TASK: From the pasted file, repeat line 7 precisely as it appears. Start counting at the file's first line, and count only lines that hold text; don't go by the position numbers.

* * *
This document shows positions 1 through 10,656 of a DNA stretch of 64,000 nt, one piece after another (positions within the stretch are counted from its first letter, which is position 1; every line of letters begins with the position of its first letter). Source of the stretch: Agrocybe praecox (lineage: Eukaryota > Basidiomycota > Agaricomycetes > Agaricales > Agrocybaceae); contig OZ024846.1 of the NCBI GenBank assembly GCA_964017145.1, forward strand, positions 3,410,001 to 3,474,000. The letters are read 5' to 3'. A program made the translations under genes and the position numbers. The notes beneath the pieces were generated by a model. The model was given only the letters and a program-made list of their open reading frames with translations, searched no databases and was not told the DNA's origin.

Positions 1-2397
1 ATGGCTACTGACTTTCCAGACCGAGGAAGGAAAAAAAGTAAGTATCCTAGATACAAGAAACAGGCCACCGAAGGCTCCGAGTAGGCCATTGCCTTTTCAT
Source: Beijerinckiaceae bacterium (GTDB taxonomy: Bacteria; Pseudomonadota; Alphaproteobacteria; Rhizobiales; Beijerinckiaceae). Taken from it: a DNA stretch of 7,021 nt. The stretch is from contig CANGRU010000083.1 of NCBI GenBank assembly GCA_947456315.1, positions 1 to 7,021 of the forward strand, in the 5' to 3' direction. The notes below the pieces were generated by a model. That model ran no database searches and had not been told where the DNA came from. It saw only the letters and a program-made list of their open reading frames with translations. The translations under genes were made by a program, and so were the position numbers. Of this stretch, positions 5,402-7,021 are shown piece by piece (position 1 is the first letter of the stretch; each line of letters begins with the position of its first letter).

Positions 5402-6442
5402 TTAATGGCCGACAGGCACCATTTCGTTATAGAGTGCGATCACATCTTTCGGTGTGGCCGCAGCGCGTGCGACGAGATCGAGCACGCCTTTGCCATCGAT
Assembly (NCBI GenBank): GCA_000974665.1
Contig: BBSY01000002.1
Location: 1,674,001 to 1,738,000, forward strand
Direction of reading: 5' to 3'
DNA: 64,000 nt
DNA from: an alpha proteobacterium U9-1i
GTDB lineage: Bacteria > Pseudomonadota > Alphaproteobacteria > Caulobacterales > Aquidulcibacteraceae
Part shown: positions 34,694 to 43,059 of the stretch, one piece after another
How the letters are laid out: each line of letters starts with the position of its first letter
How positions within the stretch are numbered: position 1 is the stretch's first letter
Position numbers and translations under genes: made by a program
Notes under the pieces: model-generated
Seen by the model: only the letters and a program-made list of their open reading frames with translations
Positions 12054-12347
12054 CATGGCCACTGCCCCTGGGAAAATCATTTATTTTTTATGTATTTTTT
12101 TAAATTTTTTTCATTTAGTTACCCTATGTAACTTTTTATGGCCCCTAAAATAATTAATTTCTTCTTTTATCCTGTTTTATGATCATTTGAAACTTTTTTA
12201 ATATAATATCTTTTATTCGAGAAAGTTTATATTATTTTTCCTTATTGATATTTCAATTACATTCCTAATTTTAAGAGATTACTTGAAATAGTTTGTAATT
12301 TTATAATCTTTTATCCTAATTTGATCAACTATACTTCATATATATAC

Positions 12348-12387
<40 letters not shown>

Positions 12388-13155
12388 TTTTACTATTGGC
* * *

Assembly (NCBI GenBank): GCA_000974665.1